On a separate note, I have to imagine you get a lot of suggestions for technology tools that are suggested as “musts!” How do you balance encouraging others to bring ideas forward when I have to imagine you need to say “no” more than you say “yes”?

      Jason

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      • I get those types of “musts” presented to me all of the time. Unfortunately, my institution is not in a financial position to take a great deal of risk, so that eliminates a great deal of the ideas that come my way. On the other hand, fiscal discipline can spur a great deal of creativity. Sometimes that type of situation can actually create opportunties for my employees to seek out low-cost and experimental options that may prove useful to us as an institution. When organizations are able to rely on the more common costly options, they lose out on opportunities to find creative and new innovative technologies.

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  5. Jason,
    I enjoyed reading your post this week and I agree with you on the importance of leaders to consider the ethical considerations within the technological world we live within. I think leaders should also inspire others to think critically about technology and our use of it. As Michele Martin’s blog (http://www.michelemmartin.com/thebambooprojectblog/2015/12/work-in-progress-the-leadership-lab.html) highlights collaboration as being important for social artists to embody. I can see leadership becoming likened to social artistry as leaders must be able to acquire participation from individuals-not force participation but encourage dialogue.
    As I read Martin’s blog, I love the terms social artistry and I envision an individual creating art through others’ participation. I found another source on social artistry by Molly Harvey (http://www.mollyharvey.com/downloads/m-soul-woman-social-artistry.pdf). One thing that I like about this resource was how it defined social artistry and its importance a bit more. What are your thoughts on social artistry? Do you agree?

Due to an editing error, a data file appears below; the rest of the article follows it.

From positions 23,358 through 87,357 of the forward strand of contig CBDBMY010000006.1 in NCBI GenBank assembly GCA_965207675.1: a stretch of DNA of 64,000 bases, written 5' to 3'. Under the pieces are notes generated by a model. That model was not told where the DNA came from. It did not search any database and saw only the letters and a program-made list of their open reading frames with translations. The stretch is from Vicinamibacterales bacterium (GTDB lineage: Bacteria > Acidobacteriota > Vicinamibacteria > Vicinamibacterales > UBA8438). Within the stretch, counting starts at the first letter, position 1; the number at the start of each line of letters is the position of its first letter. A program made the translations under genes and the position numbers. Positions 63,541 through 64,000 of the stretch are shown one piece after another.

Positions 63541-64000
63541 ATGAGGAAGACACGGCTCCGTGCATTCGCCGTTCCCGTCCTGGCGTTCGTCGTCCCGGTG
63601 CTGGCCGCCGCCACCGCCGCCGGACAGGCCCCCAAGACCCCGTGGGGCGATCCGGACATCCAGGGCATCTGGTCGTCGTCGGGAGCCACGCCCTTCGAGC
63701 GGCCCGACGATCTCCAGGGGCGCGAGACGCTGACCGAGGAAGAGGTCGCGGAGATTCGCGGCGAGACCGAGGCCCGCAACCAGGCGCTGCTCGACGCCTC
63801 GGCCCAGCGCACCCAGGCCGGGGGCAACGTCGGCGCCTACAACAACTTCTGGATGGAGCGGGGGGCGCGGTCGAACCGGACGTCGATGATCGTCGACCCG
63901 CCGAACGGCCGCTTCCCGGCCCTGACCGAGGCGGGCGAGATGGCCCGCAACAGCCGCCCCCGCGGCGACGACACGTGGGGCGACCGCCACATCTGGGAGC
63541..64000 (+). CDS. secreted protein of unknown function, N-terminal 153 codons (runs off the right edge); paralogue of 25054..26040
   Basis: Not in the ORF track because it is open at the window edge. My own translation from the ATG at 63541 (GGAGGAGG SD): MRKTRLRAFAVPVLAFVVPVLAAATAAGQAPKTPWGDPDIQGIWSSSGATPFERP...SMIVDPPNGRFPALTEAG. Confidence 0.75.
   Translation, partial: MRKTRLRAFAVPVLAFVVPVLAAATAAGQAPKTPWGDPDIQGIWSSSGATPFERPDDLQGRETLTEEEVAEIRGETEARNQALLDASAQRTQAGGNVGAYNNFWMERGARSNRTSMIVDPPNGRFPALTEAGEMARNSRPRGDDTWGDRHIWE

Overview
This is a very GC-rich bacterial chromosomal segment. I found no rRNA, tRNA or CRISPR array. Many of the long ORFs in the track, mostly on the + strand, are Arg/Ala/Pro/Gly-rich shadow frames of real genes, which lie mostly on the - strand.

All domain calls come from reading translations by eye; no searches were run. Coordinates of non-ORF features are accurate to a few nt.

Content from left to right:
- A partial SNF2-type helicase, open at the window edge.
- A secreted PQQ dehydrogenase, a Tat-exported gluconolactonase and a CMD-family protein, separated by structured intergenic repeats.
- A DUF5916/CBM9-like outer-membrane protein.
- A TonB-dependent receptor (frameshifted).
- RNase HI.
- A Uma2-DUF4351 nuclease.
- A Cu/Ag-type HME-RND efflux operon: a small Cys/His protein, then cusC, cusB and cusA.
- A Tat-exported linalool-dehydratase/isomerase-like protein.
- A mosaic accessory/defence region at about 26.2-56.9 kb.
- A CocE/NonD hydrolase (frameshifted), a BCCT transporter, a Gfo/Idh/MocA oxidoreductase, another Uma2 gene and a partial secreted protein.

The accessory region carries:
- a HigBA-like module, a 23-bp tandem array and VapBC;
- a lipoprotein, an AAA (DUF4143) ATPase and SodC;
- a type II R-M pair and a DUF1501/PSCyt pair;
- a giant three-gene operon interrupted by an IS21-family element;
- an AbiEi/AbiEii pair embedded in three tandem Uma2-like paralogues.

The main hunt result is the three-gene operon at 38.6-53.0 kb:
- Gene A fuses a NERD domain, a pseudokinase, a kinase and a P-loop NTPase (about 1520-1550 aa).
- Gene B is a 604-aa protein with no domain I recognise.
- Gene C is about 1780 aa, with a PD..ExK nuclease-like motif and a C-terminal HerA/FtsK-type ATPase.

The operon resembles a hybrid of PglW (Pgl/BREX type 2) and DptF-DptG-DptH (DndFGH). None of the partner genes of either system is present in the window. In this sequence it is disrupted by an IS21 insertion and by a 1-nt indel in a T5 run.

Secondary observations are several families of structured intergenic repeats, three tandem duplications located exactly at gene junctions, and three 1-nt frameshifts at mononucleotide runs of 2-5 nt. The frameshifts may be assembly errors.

Thank you,
    Keshia

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    • Keshia,

      Thank you for your comments and for your contributions. I must admit, I do not know much about social artistry. I will say that the examples illustrated in the article you provided (http://www.mollyharvey.com/downloads/m-soul-woman-social-artistry.pdf) are areas that I am encouraging others to participate in. Notably, collaboration among differ networks, the concept of flexibility, and continuously learning and evolving are my takeaways. These are vital in my world these days. Which are areas or takeaways most important in your professional life?

      Jason

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  6. Jason,

    Enjoyed your approach this week – clear points, well articulated. “Opportunities to lead” … love how this can become a mantra – to keep on the constant lookout to fill in as a leader in any and all opportunities. Not to limit our focus to our professional roles – but rather to expand it to every interaction. I appreciate your emphasis on seeking diverse thought. And am also reminded that Weinberger (2011) reiterated our resistance to embracing that with which we do not agree. So this may well continue to be very difficult to attain. So even though diverse thought seems to make us smarter (https://www.scientificamerican.com/article/how-diversity-makes-us-smarter/) it will also continue to be a challenge. Best regards ~ Tricia

    Reference
    Weinberger, D. (2011). Too big to know: Rethinking knowledge now that the facts aren’t the facts, experts are everywhere, and the smartest person in the room is the room. New York: Basic Books.

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    • Tricia,
      Thank you for your comments. My mantra has been “challenges are opportunities” since I started my new position. Those around me may be growing a little tired of the statement. If nothing else, I am driving the concept home.

      Recently, I have been telling each of our employees that I need their input, but in many cases, in the end, I will need to make the decision that I feel is the best for our student and the University. The approach has been well received. Time will tell if this will continue to be an effective approach.

      Jason

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  7. One thing that resonated with me from your post, and is easily overlooked, is the ethical component of all these technologies. I see much opportunity in the ability of new technology to shake up the status quo, but also realize that there are wakes of consequences that we will not be happy with. Honest feedback to blogs and articles can lead to trolls, and non-troll comments that are filled with disrespect, myopia, and hate. I think that some of this could be considered birthing pains, but getting through them will require the courage that has always been needed to cry foul on disinformation, agenda-driven discourse, and selective presentation. I think that it may come back to your point about balance. Disruptive technologies throw the world out of balance, but it takes diligence and critical thought to bring the new world order into balance again.